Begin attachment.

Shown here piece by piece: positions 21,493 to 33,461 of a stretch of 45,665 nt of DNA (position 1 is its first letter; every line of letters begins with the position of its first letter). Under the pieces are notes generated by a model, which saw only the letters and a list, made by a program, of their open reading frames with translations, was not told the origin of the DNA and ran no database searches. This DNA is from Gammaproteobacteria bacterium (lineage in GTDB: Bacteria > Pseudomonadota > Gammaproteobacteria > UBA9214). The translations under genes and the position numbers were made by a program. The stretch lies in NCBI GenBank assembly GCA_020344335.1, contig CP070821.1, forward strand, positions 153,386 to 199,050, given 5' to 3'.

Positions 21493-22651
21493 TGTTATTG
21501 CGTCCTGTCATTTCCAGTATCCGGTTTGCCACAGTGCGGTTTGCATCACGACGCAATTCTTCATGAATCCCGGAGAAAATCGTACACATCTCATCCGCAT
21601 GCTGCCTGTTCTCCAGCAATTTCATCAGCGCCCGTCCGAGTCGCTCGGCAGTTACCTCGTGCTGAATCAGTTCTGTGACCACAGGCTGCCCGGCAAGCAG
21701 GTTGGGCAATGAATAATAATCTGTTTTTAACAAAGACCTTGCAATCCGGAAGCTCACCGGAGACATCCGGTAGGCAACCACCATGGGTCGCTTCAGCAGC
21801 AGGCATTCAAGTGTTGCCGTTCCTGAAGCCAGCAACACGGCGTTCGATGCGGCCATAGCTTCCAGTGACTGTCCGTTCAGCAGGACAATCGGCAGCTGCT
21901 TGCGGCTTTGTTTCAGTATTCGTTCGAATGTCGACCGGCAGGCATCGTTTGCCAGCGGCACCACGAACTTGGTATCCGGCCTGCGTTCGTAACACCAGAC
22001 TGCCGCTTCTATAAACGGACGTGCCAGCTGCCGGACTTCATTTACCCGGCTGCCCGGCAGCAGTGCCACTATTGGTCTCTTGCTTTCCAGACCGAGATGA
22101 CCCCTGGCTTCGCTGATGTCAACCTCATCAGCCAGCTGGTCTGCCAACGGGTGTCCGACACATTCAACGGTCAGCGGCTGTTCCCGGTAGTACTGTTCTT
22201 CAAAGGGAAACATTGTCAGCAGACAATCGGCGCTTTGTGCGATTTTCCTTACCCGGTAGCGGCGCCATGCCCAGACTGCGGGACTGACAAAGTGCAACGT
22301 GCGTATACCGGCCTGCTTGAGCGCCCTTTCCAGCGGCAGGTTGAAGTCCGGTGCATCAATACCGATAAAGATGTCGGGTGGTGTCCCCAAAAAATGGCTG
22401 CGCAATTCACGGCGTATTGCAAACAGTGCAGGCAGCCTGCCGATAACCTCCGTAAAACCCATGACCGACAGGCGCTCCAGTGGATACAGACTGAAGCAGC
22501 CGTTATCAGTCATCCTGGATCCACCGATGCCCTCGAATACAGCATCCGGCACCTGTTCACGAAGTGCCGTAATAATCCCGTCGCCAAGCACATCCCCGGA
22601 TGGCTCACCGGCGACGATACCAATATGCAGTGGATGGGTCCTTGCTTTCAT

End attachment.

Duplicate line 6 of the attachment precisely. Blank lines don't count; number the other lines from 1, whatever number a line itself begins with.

21701 GTTGGGCAATGAATAATAATCTGTTTTTAACAAAGACCTTGCAATCCGGAAGCTCACCGGAGACATCCGGTAGGCAACCACCATGGGTCGCTTCAGCAGC